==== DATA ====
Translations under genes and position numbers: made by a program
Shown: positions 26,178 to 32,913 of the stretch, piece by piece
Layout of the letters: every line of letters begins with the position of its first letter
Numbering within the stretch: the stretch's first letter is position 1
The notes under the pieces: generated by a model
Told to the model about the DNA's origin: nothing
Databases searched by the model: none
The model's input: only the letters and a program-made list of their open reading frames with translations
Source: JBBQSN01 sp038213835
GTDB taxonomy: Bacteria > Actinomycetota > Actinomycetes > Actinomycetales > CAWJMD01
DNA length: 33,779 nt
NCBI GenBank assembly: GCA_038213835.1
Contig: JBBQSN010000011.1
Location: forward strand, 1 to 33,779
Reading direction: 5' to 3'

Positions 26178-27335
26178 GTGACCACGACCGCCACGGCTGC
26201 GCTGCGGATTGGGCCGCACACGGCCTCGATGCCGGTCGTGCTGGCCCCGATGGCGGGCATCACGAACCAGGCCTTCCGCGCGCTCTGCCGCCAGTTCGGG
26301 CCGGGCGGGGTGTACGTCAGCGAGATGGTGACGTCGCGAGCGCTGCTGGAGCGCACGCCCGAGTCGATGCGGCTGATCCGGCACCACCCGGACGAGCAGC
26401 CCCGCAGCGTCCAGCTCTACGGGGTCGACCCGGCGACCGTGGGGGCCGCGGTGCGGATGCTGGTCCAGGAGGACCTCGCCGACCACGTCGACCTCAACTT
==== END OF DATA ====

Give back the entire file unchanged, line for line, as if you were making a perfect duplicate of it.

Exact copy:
Translations under genes and position numbers: made by a program
Shown: positions 26,178 to 32,913 of the stretch, piece by piece
Layout of the letters: every line of letters begins with the position of its first letter
Numbering within the stretch: the stretch's first letter is position 1
The notes under the pieces: generated by a model
Told to the model about the DNA's origin: nothing
Databases searched by the model: none
The model's input: only the letters and a program-made list of their open reading frames with translations
Source: JBBQSN01 sp038213835
GTDB taxonomy: Bacteria > Actinomycetota > Actinomycetes > Actinomycetales > CAWJMD01
DNA length: 33,779 nt
NCBI GenBank assembly: GCA_038213835.1
Contig: JBBQSN010000011.1
Location: forward strand, 1 to 33,779
Reading direction: 5' to 3'

Positions 26178-27335
26178 GTGACCACGACCGCCACGGCTGC
26201 GCTGCGGATTGGGCCGCACACGGCCTCGATGCCGGTCGTGCTGGCCCCGATGGCGGGCATCACGAACCAGGCCTTCCGCGCGCTCTGCCGCCAGTTCGGG
26301 CCGGGCGGGGTGTACGTCAGCGAGATGGTGACGTCGCGAGCGCTGCTGGAGCGCACGCCCGAGTCGATGCGGCTGATCCGGCACCACCCGGACGAGCAGC
26401 CCCGCAGCGTCCAGCTCTACGGGGTCGACCCGGCGACCGTGGGGGCCGCGGTGCGGATGCTGGTCCAGGAGGACCTCGCCGACCACGTCGACCTCAACTT